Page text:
More than 80 Newark school students are having dental work done for free through an Ohio State University (OSU) Area Health Education Center grant.

More than 80 Newark school students are having dental work done for free through an Ohio State University (OSU) Area Health Education Center grant.

"Many of these kids have never seen a dentist," said Linda Price, Newark City Schools' supervisor of special programs. "This is substantially assisting these kids who don't have access to these services."

Price said it's part of the school's education process, to help children learn about dental care. The school already works with the Licking County Health Department to have sealant put on children's teeth.

Workers from the health department initially identified children who might need more dental care. Those students were referred to the OSU mobile dental coach, which spent the entire month of February working in Newark schools. The coach is staffed by students and teachers from the OSU College of Dentistry.

"They do fillings, extract teeth and run the whole gamut of dentistry that these kids normally would do without," said Mary Beth Hagstad, child and family health-services director for the health department.

Hagstad said children who qualify for free or reduced-price lunch programs were eligible.

Price said 54.71 percent of the school system's elementary and middle school student population is part of the free or reduced-price lunch program.

She said the dental work could help the students academically. By making them feel better, the students might perform better. The program also helps parents who don't have a dentist and might not be able to find transportation to a dentist.

"There are some homes where this is not a priority," Price said. "They (families and children) need help, and it was extraordinary that we were able to offer this."

Some of the students were able to see the coach dentists more than once, and Price said the coach would return in April for a short time.

"They're coming back for a couple of days to finish up," she said.

Besides helping the Newark students, the coach also provides good experiences for the OSU dental students, said Canise Bean, director of community education for the OSU College of Dentistry.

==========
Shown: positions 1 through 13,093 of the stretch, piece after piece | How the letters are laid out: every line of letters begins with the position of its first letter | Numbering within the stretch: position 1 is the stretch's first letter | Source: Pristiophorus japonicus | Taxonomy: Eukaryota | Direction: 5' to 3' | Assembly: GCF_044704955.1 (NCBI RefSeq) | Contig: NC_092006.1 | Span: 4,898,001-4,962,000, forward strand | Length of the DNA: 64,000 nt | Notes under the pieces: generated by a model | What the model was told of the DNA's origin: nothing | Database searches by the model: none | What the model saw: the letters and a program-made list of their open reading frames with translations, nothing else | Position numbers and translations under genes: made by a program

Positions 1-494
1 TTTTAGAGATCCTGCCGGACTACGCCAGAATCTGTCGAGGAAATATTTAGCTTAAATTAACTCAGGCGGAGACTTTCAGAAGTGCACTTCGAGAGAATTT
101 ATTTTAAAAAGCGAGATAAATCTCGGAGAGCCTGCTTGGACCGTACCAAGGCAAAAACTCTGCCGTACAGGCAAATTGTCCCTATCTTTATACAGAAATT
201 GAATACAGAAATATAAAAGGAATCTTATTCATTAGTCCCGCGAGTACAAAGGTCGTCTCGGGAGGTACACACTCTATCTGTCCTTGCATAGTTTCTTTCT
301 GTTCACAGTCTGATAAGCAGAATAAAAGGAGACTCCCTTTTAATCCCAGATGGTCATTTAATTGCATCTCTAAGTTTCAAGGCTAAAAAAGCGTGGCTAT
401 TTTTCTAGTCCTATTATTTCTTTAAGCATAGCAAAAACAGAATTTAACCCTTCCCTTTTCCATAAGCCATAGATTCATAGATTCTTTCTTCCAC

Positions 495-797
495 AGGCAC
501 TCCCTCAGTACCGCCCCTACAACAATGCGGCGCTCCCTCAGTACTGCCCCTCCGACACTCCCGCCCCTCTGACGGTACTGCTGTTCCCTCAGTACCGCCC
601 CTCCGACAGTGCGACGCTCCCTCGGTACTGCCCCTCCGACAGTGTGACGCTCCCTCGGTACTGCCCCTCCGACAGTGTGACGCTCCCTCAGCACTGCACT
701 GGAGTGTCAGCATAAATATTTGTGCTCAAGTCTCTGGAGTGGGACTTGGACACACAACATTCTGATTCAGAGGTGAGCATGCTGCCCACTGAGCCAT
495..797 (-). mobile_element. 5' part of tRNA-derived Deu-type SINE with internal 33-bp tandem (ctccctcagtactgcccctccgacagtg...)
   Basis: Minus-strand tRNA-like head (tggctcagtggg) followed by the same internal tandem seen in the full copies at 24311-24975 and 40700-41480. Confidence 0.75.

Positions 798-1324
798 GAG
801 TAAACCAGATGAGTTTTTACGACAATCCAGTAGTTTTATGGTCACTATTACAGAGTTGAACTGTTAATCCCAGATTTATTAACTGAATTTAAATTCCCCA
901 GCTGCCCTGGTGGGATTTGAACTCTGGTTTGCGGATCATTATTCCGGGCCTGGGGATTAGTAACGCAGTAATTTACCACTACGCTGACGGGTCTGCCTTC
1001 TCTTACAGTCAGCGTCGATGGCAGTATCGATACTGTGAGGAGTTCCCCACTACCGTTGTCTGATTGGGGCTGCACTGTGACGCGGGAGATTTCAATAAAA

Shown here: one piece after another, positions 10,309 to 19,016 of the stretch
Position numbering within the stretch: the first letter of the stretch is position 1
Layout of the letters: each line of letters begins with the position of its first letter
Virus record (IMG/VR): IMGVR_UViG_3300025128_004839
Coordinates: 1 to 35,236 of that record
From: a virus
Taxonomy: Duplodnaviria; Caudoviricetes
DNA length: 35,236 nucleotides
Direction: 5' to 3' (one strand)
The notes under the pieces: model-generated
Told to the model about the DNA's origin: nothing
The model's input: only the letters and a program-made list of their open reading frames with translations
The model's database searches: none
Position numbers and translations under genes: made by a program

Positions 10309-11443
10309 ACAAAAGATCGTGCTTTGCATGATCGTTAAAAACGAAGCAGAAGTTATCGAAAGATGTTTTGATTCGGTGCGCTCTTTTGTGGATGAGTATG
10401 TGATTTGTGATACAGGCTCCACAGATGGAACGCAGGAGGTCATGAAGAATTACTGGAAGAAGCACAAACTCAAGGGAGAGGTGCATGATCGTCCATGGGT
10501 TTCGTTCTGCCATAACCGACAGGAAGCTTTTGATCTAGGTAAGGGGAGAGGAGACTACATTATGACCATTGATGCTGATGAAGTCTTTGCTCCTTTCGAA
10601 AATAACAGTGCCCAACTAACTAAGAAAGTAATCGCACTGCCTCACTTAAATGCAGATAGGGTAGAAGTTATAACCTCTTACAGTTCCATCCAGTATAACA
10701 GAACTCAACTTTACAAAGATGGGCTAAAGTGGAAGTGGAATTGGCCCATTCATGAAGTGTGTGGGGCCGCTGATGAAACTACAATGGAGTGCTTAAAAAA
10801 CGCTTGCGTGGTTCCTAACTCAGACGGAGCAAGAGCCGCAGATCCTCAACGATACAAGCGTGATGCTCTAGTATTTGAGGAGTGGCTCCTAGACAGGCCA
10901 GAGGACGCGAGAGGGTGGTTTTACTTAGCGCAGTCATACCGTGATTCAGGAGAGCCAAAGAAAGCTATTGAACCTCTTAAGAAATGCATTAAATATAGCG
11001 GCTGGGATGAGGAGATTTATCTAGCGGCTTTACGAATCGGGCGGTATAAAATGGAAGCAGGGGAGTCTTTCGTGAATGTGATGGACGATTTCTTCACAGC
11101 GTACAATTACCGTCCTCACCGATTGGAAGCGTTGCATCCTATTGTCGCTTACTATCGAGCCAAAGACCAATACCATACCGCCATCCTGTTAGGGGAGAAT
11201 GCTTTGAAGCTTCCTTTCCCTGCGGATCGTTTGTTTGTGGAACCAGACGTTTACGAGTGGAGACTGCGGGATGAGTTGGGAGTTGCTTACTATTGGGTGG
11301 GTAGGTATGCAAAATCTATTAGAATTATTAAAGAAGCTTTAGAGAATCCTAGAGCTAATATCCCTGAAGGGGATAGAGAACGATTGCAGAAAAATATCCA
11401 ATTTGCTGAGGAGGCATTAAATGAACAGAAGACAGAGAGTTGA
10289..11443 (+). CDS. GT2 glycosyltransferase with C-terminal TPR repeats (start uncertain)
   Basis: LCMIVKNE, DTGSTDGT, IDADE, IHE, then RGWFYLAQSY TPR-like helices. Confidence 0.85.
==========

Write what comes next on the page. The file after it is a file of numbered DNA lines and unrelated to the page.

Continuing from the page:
"The (OSU) students get more of an opportunity to treat the pediatric population, and it allows them to increase their knowledge base, their technical skills and gives them confidence in treating that population," Bean said.

She said children are intimidating to some dental students, but opportunities like those offered by the coach "increase the likelihood that they (OSU students) will be open to pediatric" treatment.

Before the OSU students began their work in Newark, staff from the health department educated them about the population of Newark. Hagstad said the information helped the OSU students be more aware of whom they would be working with and the challenges they might face.

Bean said the mobile dental coach has been working in Columbus City Schools since 2005, but this is the first year grants have allowed the coach to work outside the Columbus area.

"It's really been a delight -- the cooperation we've received from the health department and the schools," she said.

The dental students helped the Licking County Health Department workers, too, by helping to teach basic dental practices in the classrooms. Hagstad said the health department staff members have a dental program for district third-graders.

She said some students might have been apprehensive about going to the dentist when the program was announced, but she hopes more students would participate as the word spreads and that the program would continue into next year.

Children were not required to provide proof of income or insurance to be treated in the dental coach.

Bean said that when choosing Newark as a place to take the coach, OSU looked at the number of dentists, area demographics, the number of dental specialists and the number of dentists that accept Medicaid.

Price said the poverty level in the district is checked monthly. At last calculation, Ben Franklin Elementary School had the most students who qualified for free or reduced-price lunches, and Legend Elementary School had the least.